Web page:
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Aokigahara Forest: The Place Where People Go To Die

Aokigahara ForestAokigahara is a 35-square kilometer forest, also known as the Sea of Trees, which lies at the northwest base of Mount Fuji in Japan. It is known for being extremely quiet due to wind-blocking density of the trees and the fact that it is free of wildlife.

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There are numerous rocky, icy caverns throughout the forest, some of which attract tourist attention. While the forest was historically associated with demons in Japanese mythology, more recently it’s become known for another phenomenon. Despite numerous warning signs, in both Japanese and English, urging people to reconsider the action, the site has become a popular place for suicides.

In Japan, the forest is the most popular place for suicides. It is only second to San Francisco’s Golden Gate Bridge in the number of total suicides for a single location. The statistics vary by source, but during the period leading up to 1988, about 100 suicides were recorded there every year.

In 2002, 78 bodies were found within the forest during the annual body hunt, exceeding the previous official record of 74 in 1998. The following year that number climbed to 100, prompting the local government to stop publicizing the numbers in a futile attempt to disassociate Aokigahara with suicide.

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The year after, the number rose again with 108 people taking their lives in the forest. The year 2010 saw a very high number of attempted suicides in the forest. It was recorded that 247 people attempted suicide in the forest that year, with only 54 successfully accomplishing the task.

Suicide attempts in the forest are said to increase during the month of March, which is the end of the fiscal year in Japan. As of 2011, the most popular means of attempting suicide were recorded to be hanging and overdosing with various drugs.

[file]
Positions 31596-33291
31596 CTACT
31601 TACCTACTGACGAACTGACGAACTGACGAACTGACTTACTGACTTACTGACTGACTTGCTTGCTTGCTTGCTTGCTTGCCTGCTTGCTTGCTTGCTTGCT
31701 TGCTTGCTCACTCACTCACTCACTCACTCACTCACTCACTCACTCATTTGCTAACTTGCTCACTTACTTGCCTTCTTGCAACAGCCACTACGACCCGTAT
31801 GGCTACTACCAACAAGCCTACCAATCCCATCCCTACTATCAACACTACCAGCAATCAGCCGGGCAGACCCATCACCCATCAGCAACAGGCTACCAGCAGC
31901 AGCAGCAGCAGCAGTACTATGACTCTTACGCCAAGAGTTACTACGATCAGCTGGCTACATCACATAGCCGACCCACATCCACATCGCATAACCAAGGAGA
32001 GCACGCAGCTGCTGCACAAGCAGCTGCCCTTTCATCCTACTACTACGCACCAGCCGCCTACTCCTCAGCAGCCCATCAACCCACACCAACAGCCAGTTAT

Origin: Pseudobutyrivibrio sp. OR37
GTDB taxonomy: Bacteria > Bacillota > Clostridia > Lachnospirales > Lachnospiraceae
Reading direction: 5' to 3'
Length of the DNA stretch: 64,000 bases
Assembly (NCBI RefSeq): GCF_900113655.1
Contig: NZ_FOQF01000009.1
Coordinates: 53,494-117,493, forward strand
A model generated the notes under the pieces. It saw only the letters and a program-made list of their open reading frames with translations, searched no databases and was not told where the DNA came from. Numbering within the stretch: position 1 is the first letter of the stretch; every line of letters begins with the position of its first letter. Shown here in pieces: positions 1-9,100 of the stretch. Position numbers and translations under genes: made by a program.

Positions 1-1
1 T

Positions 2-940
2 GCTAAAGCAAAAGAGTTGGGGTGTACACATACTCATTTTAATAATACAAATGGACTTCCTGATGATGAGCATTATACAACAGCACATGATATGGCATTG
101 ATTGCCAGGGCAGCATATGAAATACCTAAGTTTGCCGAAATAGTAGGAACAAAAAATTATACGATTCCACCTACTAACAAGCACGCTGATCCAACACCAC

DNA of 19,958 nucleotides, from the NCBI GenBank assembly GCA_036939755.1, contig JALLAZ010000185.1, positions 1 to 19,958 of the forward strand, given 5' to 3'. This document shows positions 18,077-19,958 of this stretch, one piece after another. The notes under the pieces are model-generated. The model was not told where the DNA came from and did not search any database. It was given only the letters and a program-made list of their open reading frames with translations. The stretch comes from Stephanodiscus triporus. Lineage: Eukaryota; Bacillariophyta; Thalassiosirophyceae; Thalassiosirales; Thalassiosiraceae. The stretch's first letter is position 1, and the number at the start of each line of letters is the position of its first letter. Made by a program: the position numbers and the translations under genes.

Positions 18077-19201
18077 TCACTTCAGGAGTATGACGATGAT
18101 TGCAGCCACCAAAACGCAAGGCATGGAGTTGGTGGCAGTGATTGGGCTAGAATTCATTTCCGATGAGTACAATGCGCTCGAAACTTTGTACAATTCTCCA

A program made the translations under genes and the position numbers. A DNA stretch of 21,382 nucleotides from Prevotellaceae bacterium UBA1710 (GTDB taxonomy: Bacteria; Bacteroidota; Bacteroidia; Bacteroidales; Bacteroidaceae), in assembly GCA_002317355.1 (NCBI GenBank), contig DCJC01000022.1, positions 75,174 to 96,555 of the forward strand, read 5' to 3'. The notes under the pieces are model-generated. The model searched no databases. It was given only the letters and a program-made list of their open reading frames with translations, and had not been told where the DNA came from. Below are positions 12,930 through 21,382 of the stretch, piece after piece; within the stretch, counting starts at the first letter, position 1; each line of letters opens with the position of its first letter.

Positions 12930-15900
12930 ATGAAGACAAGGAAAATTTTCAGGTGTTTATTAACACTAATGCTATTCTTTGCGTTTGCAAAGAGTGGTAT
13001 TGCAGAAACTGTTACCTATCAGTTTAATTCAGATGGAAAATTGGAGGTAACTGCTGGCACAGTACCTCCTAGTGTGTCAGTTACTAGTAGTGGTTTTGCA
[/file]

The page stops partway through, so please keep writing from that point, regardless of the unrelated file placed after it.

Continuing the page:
Some have attributed the popularity of suicide at Aokigahara to the 1960 novel “Tower of Waves” by Seichō Matsumoto, which ends with two lovers committing suicide in the forest. However, the suicides in the forest predate the publication of the novel and the place has been associated with death for ages.

For example, an ancient Japanese custom called Ubasute refers to an ancient custom allegedly practiced in Japan’s distant past that is said to have possibly continued in the forest into the late 19th century. In this practice, the old and infirmed would be carried into the forest other remote place and left to die. Aokigahara is rumored to have been a popular location for the practice.

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Another subject of Japanese folklore is often associated with Aokigahara. Due to the number of deaths there, it is said the yūrei, analogous with ghosts in Western legends, haunt the forest. These souls have been kept on earth, barring them from a peaceful afterlife, for any number of reasons according to legends.

Usually, they are the result of sudden or violent deaths such as murder or suicide leading to unresolved emotions after death. Their appearance was rumored to be countered with proper burial and post funeral rites, performed so that they could join their ancestors.

But, powerful unresolved emotions such as a desire for revenge, love, jealousy, hatred, or sorrow could keep the soul trapped on the earth until they are laid to rest; either by performing the missing rituals, or resolving whatever emotional conflict that still ties them to this realm. Due to the nature of the deaths at Aokigahara, it is easy to see why this location is rumored to be haunted by these spirits.

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The high rate of suicide has prompted officials to placing signs all over the forest, in both the Japanese and English languages, pleading with those who have gone there to seek professional help rather than taking their own life. Also in an attempt to lessen the Forest’s association with suicide officials no longer keeps an official tally of suicides. As you may expect none of these actions has had any noticeable effect.

Aside from attracting potential suicide victims its reputation attracts a ghoulish form of tourist. These tourists leave the official trails leading to popular tourists’ attractions such as the Ice Cave and Wind Cave and mark their path through the forest with plastic tape or other debris.

Officials try to remove the tape to cut down on the litter. Still, tourists and thrill-seekers leave more and more litter on their way into the forests and on trails.

Starting in 1970 forest workers and local volunteers began an annual “Body Hunt.” Using a variety of unofficial trails searchers comb the forest looking for bodies. When a body is found it’s taken to a room for temporary storage. Nothing odd there but here’s the twist.

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Remember the yūrei, ghost, mentioned earlier, when a body is placed in the room for storage the forest workers play a game of janken (rock, paper, scissors). The loser of this game stays with the corpse, sometimes overnight, until it is removed. Why? The yūrei of the corpse if left along will rise and began screaming. And you thought your job sucked.

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Jake Carter

Jake Carter is a researcher and a prolific writer who has been fascinated by science and the unexplained since childhood. He is always eager to share his findings and insights with the readers of, a website he created in 2013.